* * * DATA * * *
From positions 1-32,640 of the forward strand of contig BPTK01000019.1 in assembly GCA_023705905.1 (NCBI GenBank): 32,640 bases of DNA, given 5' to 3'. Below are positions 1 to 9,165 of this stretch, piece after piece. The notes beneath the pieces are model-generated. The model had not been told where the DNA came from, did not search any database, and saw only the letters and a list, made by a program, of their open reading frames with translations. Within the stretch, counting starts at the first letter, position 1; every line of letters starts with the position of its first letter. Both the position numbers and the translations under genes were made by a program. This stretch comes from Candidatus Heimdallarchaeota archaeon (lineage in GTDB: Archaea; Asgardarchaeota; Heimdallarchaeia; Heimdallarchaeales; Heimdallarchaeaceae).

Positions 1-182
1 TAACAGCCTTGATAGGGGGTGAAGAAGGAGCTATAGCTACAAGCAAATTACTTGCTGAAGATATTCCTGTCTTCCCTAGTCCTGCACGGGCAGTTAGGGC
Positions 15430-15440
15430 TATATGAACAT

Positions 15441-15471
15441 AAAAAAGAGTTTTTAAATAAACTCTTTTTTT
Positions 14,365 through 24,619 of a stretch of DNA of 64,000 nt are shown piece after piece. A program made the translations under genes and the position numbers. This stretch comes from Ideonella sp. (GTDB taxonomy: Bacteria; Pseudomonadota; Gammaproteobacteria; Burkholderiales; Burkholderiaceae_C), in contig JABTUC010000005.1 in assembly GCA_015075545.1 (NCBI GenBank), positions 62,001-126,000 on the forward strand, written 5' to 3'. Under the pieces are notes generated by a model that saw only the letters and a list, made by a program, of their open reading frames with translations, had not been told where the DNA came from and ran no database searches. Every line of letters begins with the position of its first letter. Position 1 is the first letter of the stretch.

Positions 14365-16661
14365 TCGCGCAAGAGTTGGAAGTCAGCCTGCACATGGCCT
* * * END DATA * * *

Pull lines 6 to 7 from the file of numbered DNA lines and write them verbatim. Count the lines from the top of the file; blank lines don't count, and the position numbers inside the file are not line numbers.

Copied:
Positions 15441-15471
15441 AAAAAAGAGTTTTTAAATAAACTCTTTTTTT